Internal Revenue Service employees who have been called back to work without pay during the partial government shutdown are increasingly taking advantage of a benefit known as a “hardship exemption,” which could delay tax refunds during tax season despite actions by the Trump administration.
Last week, the Treasury Department released a revised contingency plan for the government shutdown under which more than 46,000 of the approximately 70,000 IRS employees would be required to return to work to process tax refunds and get ready for tax filing season, but the majority of them would be unpaid (see Over half of IRS employees called back for tax season, mostly without pay). The IRS plans to start tax season on Jan. 28 even if the shutdown continues (see Tax season to start Jan. 28, IRS confirms). The shutdown is now in its 33rd day, and hundreds of thousands of federal government employees are expected to miss their second biweekly paychecks this Friday.
The National Treasury Employees Union issued a statement Tuesday about how many IRS employees are able to use a provision in their union contract known as a “hardship exemption” that allows them to stay at home when they don’t have money to pay for transportation to work or for child care. “After a month with no pay, real hardship does exist for IRS employees including not having the money needed to get back and forth to work or to pay for the child care necessary to return to work right now,” said NTEU National President Tony Reardon. “Emergencies can occur at any time so the hardship exemption can be requested during a lapse in appropriations when an employee is suddenly unable to return to work. That is why the exemption exists. The longer employees go without pay, more face financial hardships.”
According to the Washington Post, many of the IRS employees who have been called back to work earn between $25,800 and $51,000 per year and cannot afford to commute to work without any salary. Congress has passed a bill guaranteeing back pay to federal employees affected by the partial government shutdown, but only after the shutdown ends. The payroll processing deadline has already passed for this week. The IRS is paying some employees, including approximately 400 who process income verification forms for mortgage applications, out of the user fees for the applications, but most of the employees are still not being paid (see IRS reopens income verification service despite shutdown). IRS managers so far have been allowing unpaid employees to take the hardship exemptions, even if they’ve been called back to work, as long as they have a legitimate reason.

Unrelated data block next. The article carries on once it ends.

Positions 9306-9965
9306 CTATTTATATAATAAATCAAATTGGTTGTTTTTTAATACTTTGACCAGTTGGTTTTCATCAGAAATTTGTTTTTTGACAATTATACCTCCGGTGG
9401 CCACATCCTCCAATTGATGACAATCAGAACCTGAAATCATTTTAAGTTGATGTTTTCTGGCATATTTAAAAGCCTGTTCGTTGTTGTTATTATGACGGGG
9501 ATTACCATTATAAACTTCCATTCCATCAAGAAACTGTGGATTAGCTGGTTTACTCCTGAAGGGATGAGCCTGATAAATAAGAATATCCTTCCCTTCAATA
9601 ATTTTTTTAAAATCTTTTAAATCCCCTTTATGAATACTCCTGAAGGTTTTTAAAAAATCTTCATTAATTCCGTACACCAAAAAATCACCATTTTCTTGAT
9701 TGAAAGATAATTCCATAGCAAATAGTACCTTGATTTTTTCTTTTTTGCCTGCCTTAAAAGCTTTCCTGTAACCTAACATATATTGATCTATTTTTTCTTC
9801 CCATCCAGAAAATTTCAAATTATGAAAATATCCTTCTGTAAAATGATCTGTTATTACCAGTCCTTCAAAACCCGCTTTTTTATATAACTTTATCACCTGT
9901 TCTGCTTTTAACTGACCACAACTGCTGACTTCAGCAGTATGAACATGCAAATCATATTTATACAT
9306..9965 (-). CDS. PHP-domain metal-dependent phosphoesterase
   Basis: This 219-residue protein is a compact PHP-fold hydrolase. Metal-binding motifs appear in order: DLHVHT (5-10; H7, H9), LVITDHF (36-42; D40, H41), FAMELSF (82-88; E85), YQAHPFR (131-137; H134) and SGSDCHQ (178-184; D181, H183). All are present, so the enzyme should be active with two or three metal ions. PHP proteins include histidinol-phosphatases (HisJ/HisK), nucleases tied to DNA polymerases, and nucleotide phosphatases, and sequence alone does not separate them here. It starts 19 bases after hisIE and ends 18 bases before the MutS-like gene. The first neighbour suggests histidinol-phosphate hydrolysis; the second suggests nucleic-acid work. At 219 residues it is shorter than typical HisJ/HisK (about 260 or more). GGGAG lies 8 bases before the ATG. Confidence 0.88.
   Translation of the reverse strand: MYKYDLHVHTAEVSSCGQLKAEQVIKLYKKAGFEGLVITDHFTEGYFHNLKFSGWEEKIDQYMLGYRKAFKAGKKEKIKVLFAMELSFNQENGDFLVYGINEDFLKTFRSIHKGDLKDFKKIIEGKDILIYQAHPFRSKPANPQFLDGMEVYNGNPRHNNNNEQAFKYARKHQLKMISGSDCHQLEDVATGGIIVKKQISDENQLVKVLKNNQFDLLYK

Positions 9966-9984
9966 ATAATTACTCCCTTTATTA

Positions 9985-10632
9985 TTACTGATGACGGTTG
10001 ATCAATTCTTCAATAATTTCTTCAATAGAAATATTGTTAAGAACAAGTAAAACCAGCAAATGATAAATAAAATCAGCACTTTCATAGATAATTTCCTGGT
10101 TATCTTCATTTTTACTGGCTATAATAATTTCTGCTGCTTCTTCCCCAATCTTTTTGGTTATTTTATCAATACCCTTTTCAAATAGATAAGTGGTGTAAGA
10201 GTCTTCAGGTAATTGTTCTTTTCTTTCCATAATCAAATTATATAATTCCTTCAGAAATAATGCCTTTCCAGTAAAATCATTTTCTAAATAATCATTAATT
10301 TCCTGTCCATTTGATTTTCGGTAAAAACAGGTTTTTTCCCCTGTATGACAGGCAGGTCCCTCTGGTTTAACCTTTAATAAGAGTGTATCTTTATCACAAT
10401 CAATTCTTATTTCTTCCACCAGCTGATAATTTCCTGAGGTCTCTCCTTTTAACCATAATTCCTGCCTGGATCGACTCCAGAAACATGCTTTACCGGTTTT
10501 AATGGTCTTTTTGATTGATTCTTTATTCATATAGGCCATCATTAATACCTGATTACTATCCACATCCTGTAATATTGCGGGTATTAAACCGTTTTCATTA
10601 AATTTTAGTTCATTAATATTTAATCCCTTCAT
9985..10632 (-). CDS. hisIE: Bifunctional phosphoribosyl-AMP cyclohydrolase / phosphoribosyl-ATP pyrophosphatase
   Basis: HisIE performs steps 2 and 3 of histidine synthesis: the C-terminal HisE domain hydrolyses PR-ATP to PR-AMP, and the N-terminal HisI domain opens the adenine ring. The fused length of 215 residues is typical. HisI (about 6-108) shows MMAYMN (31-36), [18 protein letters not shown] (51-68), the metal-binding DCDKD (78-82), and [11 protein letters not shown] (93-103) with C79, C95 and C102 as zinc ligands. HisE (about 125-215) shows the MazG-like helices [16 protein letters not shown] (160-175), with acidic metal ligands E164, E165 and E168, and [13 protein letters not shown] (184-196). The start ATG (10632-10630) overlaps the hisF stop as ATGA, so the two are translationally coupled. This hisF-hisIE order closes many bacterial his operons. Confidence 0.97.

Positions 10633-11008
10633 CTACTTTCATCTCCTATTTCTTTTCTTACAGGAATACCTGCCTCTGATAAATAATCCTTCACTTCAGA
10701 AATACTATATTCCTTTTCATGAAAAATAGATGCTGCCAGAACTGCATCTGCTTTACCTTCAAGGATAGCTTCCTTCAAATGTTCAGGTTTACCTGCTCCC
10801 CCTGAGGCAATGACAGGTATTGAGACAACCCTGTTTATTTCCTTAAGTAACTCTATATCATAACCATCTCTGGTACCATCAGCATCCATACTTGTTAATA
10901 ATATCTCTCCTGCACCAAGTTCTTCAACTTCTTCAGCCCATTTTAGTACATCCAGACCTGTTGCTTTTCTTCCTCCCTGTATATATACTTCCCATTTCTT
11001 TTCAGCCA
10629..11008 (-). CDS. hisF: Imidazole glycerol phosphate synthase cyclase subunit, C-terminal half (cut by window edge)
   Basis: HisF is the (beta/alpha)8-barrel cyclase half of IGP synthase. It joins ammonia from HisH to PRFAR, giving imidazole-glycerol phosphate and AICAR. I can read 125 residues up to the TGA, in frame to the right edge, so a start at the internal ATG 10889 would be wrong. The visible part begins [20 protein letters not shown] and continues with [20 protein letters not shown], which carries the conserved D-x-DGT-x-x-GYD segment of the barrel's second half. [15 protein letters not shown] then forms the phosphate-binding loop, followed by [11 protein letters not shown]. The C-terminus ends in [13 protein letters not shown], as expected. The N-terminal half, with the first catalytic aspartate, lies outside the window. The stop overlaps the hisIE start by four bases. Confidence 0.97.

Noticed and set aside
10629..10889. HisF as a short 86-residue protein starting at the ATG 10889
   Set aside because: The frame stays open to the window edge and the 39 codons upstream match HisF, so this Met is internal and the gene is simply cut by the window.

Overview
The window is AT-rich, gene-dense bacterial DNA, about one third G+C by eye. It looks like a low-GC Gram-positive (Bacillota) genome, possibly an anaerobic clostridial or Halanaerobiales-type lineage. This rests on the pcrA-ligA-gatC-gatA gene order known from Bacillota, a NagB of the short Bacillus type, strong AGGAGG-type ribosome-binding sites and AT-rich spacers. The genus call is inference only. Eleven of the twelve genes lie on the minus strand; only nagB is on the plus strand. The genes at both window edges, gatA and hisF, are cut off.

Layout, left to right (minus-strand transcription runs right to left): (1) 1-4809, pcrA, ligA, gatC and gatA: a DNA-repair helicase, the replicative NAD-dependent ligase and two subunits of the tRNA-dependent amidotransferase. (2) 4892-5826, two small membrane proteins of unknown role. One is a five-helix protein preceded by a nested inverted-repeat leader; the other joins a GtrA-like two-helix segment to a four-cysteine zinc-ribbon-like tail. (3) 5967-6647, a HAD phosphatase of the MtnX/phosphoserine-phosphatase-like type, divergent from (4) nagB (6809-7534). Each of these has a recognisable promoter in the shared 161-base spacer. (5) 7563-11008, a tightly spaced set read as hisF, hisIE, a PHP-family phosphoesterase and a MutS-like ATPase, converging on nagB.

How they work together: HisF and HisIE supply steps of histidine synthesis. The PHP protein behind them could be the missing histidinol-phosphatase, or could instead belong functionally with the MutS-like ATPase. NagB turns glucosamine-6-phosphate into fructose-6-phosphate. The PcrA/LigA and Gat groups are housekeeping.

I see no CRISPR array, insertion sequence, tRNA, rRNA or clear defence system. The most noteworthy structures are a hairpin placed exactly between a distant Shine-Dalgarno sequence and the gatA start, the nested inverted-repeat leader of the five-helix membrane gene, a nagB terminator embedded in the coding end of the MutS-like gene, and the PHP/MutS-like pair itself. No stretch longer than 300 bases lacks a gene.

“I believe that IRS management understands the stress that employees are under and is doing its best to accommodate the very real hardships employees are experiencing,” said Reardon. “NTEU does not support employees using it as a form of protest but we do support people using it for true financial hardship. I want to reiterate that even as IRS employees continue to struggle with a lack of pay, they are dedicated to their jobs and returning to work, as directed, if at all possible.”
The union said it has been encouraging IRS employees to return to work if they have been called back. “When the IRS announced the new filing season shutdown plan, NTEU shared that information with our members and advised them to answer the call and return to work,” said Reardon. “Tens of thousands of them have done that. The IRS has an incredibly dedicated workforce that continues to find ways to get their jobs done even as the agency has shed thousands of employees over the past several years due to deep budget cuts. The pain of the government shutdown is deep for IRS employees, and all of the federal employees who are going without pay in the fifth week of the shutdown. NTEU calls on Congress and the administration to pay federal workers and bring this shutdown to an end.”
Nate Smith, director of the National Tax Office at CBIZ MHM, has seen the impact of the shutdown on responsiveness at the IRS ahead of tax season. “One thing that is being experienced is slowness or unresponsiveness in customer service,” Smith told Accounting Today last week. “You call somebody and ask a question. Because you were unable to do that until just recently, there’s this backlog of questions that hasn’t been answered so the personnel, who by the way are working without pay, that are answering these questions first of all have to deal with this influx of people who haven’t been able to reach them for a while. Secondly, in addition to that influx, there are simply more questions this year than there have been in years past because of the new tax law. So you’ve got more questions and you’ve got a backlog of questions. You’re simply going to have a tough time getting through to them and getting a timely response to your questions.”